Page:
China economy stronger than data suggests: government
By Aileen Wang and Adam Rose
BEIJING (Reuters) - China's economy is doing better than official data suggests, the Commerce Ministry said a day after figures showed growth at an 18-month low, adding that targets for exports and imports this year should be met despite some caution over the trade outlook.
Ministry spokesman Shen Danyang said a rise in export deliveries, a customs department poll of exporters and growth in trade in individual provinces all showed that the economy was in good shape.
"I agree with the opinion that the economy and trade were faring better than the released data showed," Shen told reporters at a briefing on Thursday.
Data on Wednesday showed the economy grew an annual 7.4 percent in the first quarter, its slowest pace in 18 months but just ahead of forecasts for 7.3 percent growth.
March trade figures earlier this month showed exports unexpectedly fell for a second successive month and imports dropped sharply.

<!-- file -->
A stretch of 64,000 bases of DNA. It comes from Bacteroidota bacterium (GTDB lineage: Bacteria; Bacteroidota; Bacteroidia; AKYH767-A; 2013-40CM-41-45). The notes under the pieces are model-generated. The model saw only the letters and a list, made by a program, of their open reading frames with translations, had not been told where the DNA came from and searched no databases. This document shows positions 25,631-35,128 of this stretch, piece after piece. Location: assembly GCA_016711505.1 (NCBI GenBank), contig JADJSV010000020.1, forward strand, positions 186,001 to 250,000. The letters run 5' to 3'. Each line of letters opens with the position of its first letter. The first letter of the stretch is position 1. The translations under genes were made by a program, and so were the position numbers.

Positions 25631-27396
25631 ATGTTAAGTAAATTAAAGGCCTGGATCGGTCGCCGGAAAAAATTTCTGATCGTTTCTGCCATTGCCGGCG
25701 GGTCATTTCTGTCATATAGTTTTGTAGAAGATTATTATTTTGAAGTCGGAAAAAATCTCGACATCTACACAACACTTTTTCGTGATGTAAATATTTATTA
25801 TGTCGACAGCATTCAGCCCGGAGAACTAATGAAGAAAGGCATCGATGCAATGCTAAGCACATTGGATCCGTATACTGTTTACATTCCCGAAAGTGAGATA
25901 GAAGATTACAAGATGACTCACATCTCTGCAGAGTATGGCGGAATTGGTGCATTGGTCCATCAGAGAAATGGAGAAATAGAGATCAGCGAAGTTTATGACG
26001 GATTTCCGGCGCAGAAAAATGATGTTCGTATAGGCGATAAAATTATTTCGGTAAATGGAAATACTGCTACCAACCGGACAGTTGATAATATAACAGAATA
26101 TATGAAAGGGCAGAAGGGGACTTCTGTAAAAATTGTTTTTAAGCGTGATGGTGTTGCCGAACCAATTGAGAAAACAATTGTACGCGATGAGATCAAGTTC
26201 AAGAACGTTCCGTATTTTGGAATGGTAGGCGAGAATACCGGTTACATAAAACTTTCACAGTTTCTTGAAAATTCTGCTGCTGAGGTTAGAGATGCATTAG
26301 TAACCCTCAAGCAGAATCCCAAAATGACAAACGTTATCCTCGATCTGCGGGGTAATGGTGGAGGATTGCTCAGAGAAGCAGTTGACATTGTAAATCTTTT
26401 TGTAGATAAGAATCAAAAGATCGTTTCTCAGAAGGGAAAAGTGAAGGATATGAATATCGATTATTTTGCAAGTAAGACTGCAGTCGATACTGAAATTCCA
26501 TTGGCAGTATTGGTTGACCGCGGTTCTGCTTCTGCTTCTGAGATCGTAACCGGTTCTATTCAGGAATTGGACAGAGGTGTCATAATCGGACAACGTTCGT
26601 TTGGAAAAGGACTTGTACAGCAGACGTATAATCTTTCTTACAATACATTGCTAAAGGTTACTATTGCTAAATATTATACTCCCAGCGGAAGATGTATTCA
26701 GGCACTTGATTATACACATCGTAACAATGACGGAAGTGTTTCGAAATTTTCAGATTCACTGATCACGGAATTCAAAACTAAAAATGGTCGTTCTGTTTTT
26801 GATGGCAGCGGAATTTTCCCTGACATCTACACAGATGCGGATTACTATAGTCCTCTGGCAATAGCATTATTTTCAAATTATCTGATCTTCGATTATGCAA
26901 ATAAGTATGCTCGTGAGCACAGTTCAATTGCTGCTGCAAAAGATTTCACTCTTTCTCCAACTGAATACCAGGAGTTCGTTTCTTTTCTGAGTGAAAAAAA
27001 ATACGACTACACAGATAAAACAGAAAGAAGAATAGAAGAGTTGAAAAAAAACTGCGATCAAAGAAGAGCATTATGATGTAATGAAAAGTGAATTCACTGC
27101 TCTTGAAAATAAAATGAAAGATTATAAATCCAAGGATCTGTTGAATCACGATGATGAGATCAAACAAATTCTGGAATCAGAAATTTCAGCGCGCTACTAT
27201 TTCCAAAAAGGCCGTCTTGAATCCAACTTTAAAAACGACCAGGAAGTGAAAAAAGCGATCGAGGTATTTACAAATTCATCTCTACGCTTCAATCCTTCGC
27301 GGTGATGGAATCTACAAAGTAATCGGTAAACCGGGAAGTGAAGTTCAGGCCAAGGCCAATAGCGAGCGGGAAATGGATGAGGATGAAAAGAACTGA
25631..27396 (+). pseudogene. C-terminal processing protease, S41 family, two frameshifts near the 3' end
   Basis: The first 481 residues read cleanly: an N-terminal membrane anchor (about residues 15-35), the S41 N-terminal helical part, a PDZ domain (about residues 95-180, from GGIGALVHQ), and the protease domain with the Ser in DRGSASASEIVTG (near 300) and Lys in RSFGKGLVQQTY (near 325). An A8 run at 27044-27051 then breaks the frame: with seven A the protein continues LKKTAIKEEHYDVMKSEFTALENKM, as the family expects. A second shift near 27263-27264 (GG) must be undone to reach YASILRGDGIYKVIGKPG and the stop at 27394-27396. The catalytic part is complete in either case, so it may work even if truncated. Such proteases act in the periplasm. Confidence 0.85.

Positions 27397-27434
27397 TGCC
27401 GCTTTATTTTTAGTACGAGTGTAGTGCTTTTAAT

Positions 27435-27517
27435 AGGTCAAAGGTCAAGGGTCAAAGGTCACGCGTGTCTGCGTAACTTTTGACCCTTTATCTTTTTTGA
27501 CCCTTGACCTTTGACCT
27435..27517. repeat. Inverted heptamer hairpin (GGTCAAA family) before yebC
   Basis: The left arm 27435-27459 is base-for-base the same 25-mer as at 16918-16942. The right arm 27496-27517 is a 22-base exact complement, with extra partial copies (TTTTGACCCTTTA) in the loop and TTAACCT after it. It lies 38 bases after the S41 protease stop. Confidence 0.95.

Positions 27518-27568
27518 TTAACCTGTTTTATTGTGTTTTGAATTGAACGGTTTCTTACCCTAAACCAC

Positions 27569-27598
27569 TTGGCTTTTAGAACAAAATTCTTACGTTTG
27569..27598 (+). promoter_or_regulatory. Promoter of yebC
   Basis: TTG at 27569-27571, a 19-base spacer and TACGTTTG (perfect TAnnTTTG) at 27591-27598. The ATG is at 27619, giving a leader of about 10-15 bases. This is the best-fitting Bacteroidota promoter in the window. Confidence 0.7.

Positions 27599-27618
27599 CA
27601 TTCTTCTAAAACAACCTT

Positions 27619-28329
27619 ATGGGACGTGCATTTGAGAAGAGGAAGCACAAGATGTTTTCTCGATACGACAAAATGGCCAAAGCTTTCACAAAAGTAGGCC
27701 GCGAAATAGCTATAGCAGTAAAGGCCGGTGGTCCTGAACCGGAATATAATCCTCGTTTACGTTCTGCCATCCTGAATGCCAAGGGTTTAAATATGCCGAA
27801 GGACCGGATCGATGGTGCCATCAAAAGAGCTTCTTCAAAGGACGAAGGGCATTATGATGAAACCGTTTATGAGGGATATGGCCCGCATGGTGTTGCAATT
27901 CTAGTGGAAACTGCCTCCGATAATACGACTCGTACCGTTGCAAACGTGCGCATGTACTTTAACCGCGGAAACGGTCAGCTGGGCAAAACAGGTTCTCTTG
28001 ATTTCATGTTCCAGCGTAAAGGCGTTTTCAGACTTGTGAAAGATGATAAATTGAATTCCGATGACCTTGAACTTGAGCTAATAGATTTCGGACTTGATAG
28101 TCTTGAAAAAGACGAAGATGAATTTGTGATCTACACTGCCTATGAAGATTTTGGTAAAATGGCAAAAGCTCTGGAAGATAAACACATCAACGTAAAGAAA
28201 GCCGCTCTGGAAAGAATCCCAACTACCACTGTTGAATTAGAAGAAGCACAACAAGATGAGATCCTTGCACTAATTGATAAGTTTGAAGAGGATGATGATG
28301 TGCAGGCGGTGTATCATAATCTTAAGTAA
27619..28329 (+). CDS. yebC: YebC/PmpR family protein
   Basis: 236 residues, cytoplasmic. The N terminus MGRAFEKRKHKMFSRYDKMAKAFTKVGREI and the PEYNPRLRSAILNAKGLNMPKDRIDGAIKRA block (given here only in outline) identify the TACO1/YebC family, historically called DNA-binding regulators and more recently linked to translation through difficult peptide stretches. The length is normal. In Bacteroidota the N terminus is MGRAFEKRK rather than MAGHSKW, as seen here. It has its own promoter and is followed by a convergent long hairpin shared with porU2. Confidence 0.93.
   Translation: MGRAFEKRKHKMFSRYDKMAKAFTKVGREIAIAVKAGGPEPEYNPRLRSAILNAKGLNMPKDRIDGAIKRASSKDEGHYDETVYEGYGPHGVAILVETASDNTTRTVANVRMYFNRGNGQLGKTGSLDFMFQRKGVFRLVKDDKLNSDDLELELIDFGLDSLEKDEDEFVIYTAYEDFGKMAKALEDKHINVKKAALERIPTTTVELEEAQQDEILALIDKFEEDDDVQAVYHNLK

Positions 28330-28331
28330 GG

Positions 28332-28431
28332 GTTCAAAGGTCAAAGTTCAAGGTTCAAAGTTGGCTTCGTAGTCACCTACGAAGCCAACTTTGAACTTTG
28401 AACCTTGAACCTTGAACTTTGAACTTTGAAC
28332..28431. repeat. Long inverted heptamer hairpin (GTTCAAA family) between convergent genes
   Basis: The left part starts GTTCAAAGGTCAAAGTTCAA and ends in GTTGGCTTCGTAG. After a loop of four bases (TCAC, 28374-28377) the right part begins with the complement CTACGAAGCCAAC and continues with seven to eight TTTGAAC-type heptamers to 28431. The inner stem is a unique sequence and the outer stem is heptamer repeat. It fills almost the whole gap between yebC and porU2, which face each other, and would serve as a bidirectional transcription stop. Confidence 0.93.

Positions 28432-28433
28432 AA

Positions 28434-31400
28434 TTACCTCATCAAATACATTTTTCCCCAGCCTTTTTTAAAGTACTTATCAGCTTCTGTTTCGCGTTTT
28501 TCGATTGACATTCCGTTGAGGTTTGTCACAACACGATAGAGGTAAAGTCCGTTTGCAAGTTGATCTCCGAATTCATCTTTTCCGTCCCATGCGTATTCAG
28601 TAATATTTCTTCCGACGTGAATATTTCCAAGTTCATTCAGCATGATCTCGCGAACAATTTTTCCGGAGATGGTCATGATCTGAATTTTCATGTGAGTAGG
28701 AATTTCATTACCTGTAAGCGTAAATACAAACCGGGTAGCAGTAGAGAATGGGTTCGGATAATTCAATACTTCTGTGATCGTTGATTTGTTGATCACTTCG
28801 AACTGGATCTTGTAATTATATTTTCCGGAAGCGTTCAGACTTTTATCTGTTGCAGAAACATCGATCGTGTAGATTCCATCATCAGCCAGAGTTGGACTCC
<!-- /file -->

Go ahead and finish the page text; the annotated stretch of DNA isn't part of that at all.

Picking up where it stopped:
Shen said trade numbers in 2013 had been artificially inflated by the reporting of fake deals, used to avoid capital controls, before a crackdown. That was one of the reasons for the sharp drop in trade figures in the first quarter, he added.
"Stripping off the abnormally high comparison base of last year, China's exports and imports in the first quarter actually grew 4.6 percent and 9.6 percent respectively," he said.
The government has repeatedly said it would accept slower growth to push forward its restructuring of the economy away from a reliance on investment and credit for growth. Continued...